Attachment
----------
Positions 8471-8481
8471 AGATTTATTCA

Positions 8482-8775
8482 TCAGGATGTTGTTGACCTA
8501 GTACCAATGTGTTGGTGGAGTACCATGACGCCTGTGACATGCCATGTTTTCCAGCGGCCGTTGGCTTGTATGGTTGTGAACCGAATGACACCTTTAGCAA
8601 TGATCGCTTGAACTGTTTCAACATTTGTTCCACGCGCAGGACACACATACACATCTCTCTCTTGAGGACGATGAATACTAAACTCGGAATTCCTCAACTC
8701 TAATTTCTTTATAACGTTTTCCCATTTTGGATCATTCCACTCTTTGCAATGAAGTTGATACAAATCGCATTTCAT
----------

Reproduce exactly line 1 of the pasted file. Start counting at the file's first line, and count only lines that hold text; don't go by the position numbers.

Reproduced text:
Positions 8471-8481